Grafana+React Authentication Flow with-shadow

Let’s take a look at each of these steps in more detail.

Establishing Authentication

Delegating to the iframe

In our React app, we created an iframe and set it to a bootstrap endpoint, supplying as a query parameter a JWT accessToken that was supported by our existing backend infrastructure.

  // Create a url to perform the authentication bootstrap between our JWT and
// Grafana’s cookie
const iframeUrl = new URL(`${baseUrl}grafana/bootstrap`);

iframeUrl.search = new URLSearchParams({
// … add additional parameters here, like dashboard rendering variables

element.innerHTML = [
`<div class="fusebit-logs-inner-container">`,
`<iframe id="${id}" src="${iframeUrl.toString()}" style="position: relative; height: 100%; width: 100%;" scrolling="no" frameborder="0"></iframe>`,

As you’ll see later in the Express implementation of the bootstrap endpoint, we actually support supplying other query parameters and extended parts of the URL. These become parts of the URL that the iframe is redirected to post-authorization.

Extracting the Cookie

Once we’ve authorized the JWT in the server as having access to the logs and traces of the account (which can sometimes contain important information, so granular access control is a must!), we need to mint a session cookie to hand back to the browser. This session cookie is supplied on every request to a Grafana endpoint, and provides the authorization details that Grafana uses to determine the organization and account of the current user.

Because we’re using a cookie-based authentication mechanism, the bootstrap URL needs to be in the same path hierarchy as the Grafana deployment itself.

With the authorized JWT in hand, we’re able to determine an accountId and an orgId. The accountId is the username of the active user, from the perspective of Grafana, and is populated by our account provisioning system into Grafana’s internal database. For orgId, we used our globally unique Fusebit account id. Because we’re able to validate the account id and user prior to this step, we don’t have to worry about keeping Grafana’s database up-to-date - as long as the initial accounts are created, subsequent account removal can be performed opportunistically.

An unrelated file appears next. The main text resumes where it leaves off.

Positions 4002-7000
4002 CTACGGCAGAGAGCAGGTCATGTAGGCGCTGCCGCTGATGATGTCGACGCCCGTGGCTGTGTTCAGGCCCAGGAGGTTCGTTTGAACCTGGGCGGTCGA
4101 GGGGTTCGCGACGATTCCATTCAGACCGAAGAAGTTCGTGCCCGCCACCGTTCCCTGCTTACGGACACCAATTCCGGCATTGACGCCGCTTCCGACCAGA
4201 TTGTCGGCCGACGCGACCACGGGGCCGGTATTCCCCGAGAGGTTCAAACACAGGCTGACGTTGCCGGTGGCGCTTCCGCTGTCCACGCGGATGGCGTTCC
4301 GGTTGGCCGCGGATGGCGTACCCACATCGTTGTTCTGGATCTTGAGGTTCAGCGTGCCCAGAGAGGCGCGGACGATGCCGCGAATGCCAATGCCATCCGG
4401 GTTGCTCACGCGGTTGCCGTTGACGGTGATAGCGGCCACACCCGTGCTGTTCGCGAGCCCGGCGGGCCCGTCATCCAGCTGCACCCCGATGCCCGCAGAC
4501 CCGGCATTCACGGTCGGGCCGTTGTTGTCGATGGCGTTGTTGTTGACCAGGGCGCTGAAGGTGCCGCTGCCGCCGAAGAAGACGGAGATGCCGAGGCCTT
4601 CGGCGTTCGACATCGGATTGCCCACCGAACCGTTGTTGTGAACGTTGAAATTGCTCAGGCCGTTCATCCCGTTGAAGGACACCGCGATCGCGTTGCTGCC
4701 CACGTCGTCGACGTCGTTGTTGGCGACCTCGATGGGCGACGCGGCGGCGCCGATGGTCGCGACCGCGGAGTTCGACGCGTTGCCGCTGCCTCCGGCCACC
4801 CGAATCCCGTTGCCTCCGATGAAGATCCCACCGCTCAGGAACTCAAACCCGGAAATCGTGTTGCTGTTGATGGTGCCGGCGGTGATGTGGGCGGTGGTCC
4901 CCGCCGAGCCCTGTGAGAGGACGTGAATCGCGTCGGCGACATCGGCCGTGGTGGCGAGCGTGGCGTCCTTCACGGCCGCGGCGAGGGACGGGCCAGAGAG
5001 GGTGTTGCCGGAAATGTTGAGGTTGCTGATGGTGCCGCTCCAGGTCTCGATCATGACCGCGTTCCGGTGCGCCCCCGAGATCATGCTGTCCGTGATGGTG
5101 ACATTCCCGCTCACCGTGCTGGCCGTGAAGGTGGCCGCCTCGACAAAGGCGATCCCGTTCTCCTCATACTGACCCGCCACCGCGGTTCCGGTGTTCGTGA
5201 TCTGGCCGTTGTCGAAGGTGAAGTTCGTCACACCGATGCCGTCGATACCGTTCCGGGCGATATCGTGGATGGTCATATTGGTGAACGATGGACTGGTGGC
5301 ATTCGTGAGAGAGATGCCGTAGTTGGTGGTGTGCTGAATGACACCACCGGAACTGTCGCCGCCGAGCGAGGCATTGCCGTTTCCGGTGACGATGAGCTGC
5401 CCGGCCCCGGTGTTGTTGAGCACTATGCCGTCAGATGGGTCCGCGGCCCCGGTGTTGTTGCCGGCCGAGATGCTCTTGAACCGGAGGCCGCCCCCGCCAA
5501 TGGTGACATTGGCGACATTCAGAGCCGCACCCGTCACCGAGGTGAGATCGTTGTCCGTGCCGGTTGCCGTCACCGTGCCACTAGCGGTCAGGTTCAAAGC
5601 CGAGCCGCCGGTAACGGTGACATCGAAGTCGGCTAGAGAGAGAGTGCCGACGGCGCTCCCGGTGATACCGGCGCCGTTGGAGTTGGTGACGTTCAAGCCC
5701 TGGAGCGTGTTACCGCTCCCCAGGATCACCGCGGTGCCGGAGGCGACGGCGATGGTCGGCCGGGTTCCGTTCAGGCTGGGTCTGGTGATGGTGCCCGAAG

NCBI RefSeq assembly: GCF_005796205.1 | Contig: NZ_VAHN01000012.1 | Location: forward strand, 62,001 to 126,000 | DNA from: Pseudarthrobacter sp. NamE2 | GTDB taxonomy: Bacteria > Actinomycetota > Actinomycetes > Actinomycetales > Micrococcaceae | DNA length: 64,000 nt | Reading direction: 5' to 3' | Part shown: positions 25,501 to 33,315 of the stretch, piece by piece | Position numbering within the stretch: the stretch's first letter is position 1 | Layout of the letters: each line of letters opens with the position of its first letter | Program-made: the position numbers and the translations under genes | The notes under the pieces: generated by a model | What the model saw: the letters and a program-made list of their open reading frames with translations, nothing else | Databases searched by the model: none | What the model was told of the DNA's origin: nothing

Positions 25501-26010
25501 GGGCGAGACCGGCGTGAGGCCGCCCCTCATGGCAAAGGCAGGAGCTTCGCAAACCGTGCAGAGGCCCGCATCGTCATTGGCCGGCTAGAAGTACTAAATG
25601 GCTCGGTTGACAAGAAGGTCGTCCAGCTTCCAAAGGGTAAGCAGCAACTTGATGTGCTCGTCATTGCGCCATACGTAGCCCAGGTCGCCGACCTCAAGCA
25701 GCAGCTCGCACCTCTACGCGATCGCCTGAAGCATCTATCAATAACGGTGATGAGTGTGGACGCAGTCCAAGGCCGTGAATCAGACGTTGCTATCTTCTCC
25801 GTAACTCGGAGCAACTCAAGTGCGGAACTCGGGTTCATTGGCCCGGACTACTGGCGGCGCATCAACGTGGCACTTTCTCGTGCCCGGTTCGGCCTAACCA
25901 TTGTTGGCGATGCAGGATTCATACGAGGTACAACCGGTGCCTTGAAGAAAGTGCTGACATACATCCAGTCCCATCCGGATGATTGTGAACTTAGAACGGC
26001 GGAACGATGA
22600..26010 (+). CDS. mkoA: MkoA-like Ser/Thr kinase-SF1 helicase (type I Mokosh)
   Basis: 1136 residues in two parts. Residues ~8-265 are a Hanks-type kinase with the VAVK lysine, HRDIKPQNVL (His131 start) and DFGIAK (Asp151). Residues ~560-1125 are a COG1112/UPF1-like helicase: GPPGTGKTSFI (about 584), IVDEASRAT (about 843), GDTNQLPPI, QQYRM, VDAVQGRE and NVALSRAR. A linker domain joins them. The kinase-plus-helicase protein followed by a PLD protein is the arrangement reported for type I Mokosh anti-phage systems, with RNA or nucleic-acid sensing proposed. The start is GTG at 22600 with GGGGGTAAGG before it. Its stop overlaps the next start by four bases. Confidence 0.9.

Together, the accountId and orgId are sufficient to fully authenticate a given request to the Grafana API. These are supplied in the headers (change-able in grafana.ini) X-WEBAUTH-USER and X-Grafana-Org-Id. See Authentication HTTP API and Proxy Authentication for more details.

    // Create a request with the right user/org to the Grafana API /login
// endpoint to get a session cookie
response = await superagent
.set(X-WEBAUTH-USER, accountId)
.set(X-Grafana-Org-Id’, orgId)
.ok((r) => r.status < 400);

By making this request to the /login endpoint, we convince the Grafana backend API to provide a grafana_session cookie that’s tied to that account within the specified organization.

Let’s extract out the cookie (or you can use a cookie parsing library):

    // Extract out the cookie and expiration from the headers
const sessionSetCookies = (response.headers['set-cookie'] as string[])
(setCookie) => setCookie.match(
.filter(x => x);

if (sessionSetCookies.length !== 1) {
return next(http_error(403, `Unable to login with account: ${accountId}`));

// Return the session in a Set-Cookie header to the client,
// for subsequent requests
const sessionCookie = sessionSetCookies[0].token;
const sessionMaxAge = Number(sessionSetCookies[0].maxAge);

With the cookie in hand, we’re ready to send the iframe on to the proxied Grafana endpoint, setting the cookie to an appropriately restricted path and domain:

    res.cookie('grafana_session', sessionCookie, {
path: grafana.mountPoint,
sameSite: 'none',
secure: true,
maxAge: sessionMaxAge,

Note: while all of this is on the same site, setting sameSite to anything other than none prevented the cookie from being issued.

Note: Some adblockers interfere, inconsistently, with this process ¯\_(ツ)_/¯

Finish off the bootstrap phase by redirecting the iframe to the endpoint, persisting any subordinate path elements or additional query parameters to the redirect itself.

    // Redirect the browser to the actual Grafana url, with
// a filtered set of query parameters
const redirectUrl = new URL(`${API_PUBLIC_ENDPOINT}${grafana.mountPoint}/${req.params.subPath}`);
.filter(([key]) =>
).forEach(([key, value]) =>
redirectUrl.searchParams.set(key, value));

return res.redirect(redirectUrl.toString());

Proxying data requests in NodeJS (bonus content)

While any modern traffic proxy could easily split traffic out between the authentication bootstrap endpoint and the rest of the endpoints, we ended up implementing this in our existing proxy infrastructure to avoid dealing with additional moving parts. This is a fairly standard proxy implemented in express, with a whitelist of allowed headers.

It’s very important to make sure that proxy disallows the X-WEBAUTH-USER and X-Grafana-Org-Id headers, otherwise, a caller could arbitrarily set their identity to any other user, compromising data across the platform.